President Biden’s inflation woes have worsened as prices rose at the fastest pace for 40 years last month, increasing expectations of interest rate rises as soon as March.
The Democrat is faced with an inflation rate of 7pc, the highest since June 1982, when Ronald Reagan was president, sapping his approval ratings as he approaches the first anniversary of his inauguration.
Soaring food bills have already pushed Mr Biden into launching a crackdown on large US meatpackers, which he blamed for pushing up the cost of beef and poultry.
December’s rise in the Consumer Price Index was driven by a 29pc surge in energy costs over the previous year and a 6.3pc jump in food prices, setting the stage for rate rises from the Federal Reserve.
The central bank cut interest rates to zero at the beginning of the pandemic, but Jerome Powell, its chairman, told senators this week that soaring inflation now posed a “severe threat” to its employment targets.
Even stripping out more volatile food and energy costs, inflation hit 5.5pc in December, the fastest rate since 1991 and a sign that higher prices are becoming more entrenched.
Paul Ashworth, chief US economist at Capital Economics, said the figures were “every bit as bad as we expected”.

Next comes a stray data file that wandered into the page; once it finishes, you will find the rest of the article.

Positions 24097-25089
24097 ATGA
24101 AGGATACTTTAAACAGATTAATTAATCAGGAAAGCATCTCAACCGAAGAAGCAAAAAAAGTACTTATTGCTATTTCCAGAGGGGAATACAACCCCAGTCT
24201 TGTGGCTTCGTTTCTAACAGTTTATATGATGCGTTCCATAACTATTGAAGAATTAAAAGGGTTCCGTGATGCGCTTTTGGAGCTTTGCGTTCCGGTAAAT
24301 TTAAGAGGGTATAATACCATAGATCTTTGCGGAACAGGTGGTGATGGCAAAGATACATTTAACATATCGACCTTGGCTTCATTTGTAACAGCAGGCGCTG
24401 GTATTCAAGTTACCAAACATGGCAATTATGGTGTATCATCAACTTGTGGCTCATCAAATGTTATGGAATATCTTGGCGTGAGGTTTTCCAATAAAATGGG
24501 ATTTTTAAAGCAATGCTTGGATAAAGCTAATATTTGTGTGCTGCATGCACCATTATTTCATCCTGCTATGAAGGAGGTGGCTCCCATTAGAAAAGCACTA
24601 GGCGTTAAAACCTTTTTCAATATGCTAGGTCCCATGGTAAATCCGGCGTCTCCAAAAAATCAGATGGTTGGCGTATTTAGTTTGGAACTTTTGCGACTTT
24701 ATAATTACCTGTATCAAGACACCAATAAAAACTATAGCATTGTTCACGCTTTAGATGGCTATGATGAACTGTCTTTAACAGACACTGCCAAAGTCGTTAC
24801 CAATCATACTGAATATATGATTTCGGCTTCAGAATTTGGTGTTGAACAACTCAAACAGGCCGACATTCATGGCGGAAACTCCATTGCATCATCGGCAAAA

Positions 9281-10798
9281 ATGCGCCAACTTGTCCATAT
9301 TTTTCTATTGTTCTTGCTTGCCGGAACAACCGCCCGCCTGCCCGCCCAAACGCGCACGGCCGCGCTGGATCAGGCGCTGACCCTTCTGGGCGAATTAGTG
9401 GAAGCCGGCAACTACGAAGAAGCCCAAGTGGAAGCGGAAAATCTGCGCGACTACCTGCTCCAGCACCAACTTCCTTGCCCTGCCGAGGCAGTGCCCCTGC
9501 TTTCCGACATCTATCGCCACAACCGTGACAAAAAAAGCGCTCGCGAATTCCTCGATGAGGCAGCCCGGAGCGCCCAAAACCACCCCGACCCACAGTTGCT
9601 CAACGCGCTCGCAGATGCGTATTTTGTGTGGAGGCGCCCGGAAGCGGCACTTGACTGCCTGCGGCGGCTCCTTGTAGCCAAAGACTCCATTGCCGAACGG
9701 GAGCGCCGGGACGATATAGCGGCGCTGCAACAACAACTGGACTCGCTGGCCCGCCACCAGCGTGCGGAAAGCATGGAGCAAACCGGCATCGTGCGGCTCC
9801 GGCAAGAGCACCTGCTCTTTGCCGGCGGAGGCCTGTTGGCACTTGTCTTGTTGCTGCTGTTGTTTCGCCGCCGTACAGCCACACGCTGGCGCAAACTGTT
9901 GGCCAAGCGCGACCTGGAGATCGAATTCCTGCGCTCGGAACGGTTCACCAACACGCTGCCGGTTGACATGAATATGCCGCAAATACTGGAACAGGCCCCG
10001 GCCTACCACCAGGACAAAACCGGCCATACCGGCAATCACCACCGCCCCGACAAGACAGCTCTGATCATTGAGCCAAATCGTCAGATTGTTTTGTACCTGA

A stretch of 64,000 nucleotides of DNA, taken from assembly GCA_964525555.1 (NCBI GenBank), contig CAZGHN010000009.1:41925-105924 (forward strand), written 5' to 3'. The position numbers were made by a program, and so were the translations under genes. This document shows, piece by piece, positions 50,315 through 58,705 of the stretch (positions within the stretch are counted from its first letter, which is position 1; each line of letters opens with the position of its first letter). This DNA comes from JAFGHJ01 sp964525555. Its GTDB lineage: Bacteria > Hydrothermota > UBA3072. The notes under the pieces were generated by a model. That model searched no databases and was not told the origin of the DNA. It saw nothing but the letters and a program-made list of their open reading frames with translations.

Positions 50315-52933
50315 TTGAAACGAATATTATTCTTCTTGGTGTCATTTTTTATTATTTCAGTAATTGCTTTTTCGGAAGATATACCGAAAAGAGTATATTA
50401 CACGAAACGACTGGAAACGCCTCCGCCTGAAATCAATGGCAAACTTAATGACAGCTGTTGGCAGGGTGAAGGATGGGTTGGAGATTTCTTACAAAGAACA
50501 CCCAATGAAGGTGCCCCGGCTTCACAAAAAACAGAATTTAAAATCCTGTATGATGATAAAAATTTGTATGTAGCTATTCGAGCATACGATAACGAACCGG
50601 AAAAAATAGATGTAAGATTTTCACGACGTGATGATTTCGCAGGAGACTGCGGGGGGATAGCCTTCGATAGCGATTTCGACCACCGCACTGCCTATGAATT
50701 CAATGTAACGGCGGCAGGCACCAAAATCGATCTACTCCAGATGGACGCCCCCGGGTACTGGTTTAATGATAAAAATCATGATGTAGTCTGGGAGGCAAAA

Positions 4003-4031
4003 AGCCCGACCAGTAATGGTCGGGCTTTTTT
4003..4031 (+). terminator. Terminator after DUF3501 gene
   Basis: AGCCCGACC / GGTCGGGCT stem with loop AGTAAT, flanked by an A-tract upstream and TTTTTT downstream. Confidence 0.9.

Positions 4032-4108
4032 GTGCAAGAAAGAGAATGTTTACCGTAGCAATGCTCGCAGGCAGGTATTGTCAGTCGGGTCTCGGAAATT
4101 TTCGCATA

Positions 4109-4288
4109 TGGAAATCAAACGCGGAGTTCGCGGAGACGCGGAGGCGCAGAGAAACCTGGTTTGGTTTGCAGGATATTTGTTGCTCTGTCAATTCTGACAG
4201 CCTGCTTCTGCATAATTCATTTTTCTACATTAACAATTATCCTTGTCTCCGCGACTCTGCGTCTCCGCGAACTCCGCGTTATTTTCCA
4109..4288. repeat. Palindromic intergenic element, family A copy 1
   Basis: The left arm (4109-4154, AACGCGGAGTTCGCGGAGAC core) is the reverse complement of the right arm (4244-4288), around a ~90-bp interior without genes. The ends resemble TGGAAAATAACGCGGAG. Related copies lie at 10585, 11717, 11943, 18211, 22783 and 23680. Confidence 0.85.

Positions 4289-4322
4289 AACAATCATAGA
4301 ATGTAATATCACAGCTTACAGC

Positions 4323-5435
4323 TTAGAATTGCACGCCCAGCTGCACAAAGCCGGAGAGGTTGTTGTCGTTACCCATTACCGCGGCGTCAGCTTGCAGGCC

“We expect the Fed to begin hiking interest rates in March, with a total of four 25bp hikes this year and another four in 2023,” he added.
Unemployment has also dropped back below 4pc and wage pressures are building in response to the rise in inflation, prompting debate among rate-setters over when to begin shrinking the Fed’s balance sheet.
Christoph Balz, senior economist at Commerzbank, said: “The increasingly tight labour market is also increasing the risks to price stability. It is not compatible with the still unchanged low key interest rates and the continued expansionary monetary policy. The Fed must, and will, take countermeasures soon.”
Jamie Dimon, chief executive of JP Morgan, said this week there was “huge pressure” on the US labour market for the first time in his life. “The price of labour’s going up, we’re going to have to deal with it.”
However, that was not as bad as other potential economic scenarios, he told Fox Business. “It’s much worse to complain about 15pc unemployment and a recession than it is to complain about wages going up too fast.”
Global supply chains are also being disrupted by China’s zero-Covid policy, with the emergence of the omicron variant threatening to draw out the pain.
The dire inflation figures follow a survey from the National Federation of Independent Business showing the share of companies raising prices at the highest for 40 years.
The proportion of firms expecting to raise their prices even further in the next three months is also at a record high.
James Knightley, ING’s chief international economist, said: “The breadth of corporate pricing power must alarm the Federal Reserve, especially in an environment where labour costs are accelerating as firms desperately seek workers.”